In the discussion about the G20, a new paradigm seems to emerge, which creates a new form of legitimation through the representation of the world regions. But a legitimation via regional presence in the present-day form remains problematic: firstly, the presence based on actual strength only relates to the perceived visibility in the negotiations of the G20. In actual fact, however, the regional champions do not act as spokesmen of their region. They cannot represent the remaining 177 states. Secondly, the G20 is not an elected institution, but a self-proclaimed group of states with unclear admission criteria. Representativeness is only getting better in the framework of the G20, but is not satisfactorily fulfilled.

Stronger role for regional coalitions

What about its effectiveness and efficiency? The G20 has reacted progressively to the financial crisis at short notice. Now, there is imminent danger that it will overstretch itself with its extensive agenda. Before the Toronto summit, however, there is still no consensus on the essential questions of regulation of the financial markets and the global coordination of economic policies. The longer-term success of the G20 remains to be seen. The answer to whether a deficit of representativeness and other democratic criteria can be justified by the effectiveness of their policies is nowhere in sight.

The 2007 G8 during their summit in the historic Heiligendamm sea resort on June 6-8, 2007
In Heiligendamm in 2007, heads of the G8 states famously posed in a giant beach chairImage: AP

Even if – or especially because – the financial crisis is less acute, the G20 and its partner organizations should take time to learn from the mistakes of the G8. This is the only way for the G20 to find its place in the multi-level system of world politics composed of regional and international institutions. What it certainly does not need are parties of the great and mighty in beach chairs, or tree-planting ceremonies as symbolic action against climate change. It needs a dialogue between members and non-members, which for example, could be pre-constructed in groups of countries. As the experiences of the G8 in the Heiligendamm-L´Aquila process show, this exchange must take place at a formalized level. The way forward for the G20 on this path should be formed out of two elements: conversion and reflection of the previous agreements on the one hand, and the consideration of its club character and the expansion of the agenda on the other.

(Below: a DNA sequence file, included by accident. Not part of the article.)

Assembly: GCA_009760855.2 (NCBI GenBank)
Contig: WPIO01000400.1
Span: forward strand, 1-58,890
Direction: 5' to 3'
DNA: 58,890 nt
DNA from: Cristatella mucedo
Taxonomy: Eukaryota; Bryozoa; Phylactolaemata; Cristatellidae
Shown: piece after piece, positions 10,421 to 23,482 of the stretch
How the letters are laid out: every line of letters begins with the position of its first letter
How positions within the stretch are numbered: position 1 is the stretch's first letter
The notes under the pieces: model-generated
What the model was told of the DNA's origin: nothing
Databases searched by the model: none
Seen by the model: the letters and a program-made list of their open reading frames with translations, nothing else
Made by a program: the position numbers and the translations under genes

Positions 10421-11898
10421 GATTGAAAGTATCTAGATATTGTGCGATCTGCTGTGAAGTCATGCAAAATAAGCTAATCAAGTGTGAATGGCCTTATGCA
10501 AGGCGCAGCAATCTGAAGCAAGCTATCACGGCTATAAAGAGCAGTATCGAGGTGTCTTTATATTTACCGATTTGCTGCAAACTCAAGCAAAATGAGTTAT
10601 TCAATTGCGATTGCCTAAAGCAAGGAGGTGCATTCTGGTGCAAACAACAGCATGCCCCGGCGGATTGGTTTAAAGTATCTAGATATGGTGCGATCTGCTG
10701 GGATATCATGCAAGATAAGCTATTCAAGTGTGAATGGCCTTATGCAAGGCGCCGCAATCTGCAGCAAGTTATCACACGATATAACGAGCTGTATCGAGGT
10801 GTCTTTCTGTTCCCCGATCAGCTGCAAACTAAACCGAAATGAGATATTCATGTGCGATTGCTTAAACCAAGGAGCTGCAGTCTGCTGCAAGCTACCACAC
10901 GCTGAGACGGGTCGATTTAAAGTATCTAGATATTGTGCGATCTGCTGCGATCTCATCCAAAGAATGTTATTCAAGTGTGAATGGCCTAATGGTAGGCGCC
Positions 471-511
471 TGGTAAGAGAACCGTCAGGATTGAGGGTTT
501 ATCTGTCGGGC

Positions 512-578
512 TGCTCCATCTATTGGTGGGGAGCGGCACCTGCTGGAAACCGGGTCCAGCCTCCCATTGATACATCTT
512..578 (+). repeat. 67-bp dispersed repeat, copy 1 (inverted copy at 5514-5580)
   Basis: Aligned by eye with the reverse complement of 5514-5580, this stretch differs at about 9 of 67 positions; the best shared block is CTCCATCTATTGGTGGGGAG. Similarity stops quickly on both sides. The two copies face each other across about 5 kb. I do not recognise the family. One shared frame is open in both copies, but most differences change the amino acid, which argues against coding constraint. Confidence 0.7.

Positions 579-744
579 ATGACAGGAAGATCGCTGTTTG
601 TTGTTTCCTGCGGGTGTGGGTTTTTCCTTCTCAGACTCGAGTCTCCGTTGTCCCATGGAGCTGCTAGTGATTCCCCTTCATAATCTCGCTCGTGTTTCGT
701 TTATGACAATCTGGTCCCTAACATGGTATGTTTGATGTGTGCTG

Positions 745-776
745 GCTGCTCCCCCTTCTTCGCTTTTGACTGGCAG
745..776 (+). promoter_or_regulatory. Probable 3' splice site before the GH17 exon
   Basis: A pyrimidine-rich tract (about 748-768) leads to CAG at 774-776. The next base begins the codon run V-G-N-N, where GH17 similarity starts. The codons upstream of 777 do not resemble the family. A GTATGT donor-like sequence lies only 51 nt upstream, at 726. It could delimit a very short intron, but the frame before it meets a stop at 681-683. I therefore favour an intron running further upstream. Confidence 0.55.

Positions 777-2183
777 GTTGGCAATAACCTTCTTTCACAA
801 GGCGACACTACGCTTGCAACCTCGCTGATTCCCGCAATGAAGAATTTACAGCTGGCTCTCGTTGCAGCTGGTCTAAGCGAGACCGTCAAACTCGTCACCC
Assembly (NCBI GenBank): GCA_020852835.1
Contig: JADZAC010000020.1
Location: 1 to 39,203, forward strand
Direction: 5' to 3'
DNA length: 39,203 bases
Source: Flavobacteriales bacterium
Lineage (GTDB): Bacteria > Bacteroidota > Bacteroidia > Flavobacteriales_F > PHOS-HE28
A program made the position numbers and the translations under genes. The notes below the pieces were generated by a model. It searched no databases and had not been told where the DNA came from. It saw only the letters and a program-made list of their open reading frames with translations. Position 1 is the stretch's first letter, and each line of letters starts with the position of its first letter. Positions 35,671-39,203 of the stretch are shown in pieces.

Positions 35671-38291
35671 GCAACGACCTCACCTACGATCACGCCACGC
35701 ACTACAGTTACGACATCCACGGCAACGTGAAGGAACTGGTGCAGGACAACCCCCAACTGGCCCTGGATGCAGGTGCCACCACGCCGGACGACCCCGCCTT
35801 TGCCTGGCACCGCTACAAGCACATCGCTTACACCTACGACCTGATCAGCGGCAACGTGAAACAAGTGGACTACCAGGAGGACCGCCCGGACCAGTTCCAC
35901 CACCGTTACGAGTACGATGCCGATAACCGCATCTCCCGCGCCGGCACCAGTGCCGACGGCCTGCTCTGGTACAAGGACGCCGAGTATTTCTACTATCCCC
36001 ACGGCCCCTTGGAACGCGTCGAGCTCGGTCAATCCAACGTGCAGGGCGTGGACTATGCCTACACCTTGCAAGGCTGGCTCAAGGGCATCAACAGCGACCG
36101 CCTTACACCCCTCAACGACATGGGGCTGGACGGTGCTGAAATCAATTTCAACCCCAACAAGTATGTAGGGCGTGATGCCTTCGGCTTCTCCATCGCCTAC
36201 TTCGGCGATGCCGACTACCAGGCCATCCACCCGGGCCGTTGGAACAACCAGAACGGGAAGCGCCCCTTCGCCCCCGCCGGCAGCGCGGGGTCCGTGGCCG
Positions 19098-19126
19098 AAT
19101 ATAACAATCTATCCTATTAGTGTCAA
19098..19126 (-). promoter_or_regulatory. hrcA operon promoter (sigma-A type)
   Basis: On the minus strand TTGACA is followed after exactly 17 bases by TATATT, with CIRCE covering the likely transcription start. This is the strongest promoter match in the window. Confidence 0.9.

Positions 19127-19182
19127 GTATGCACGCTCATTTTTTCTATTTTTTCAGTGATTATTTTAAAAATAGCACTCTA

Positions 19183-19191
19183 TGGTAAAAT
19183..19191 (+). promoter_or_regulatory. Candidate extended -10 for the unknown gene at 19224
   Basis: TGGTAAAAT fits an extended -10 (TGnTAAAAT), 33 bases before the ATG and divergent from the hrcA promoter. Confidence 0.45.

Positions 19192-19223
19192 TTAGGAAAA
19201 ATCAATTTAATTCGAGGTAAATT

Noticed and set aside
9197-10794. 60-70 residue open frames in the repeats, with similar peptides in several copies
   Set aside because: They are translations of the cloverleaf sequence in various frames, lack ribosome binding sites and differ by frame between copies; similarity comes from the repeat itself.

The question of how "New Beginnings" should be designed can and may not solely be answered within the framework of the G20. It can be a helpful vehicle for pre-structuring decisions and gauging different interests. It should share the sceptre with future regional coalitions, which could cooperate at an international level under the umbrella of the United Nations.

Jennifer Gronau is a researcher at the University of Bremen's Collaborative Research Center 597 "Transformations of the State.” Her focus is on legitimation research and discourse studies. Gronau was formerly a visiting scientist at the German Development Institute / Deutsches Institut für Entwicklungspolitik (DIE).

DIE is one of the leading think tanks for development policy worldwide. It draws together the knowledge of development research available worldwide, dedicating its work to key issues facing the future of development policy.

Author: Jennifer Gronau
Editor: Ranjitha Balasubramanyam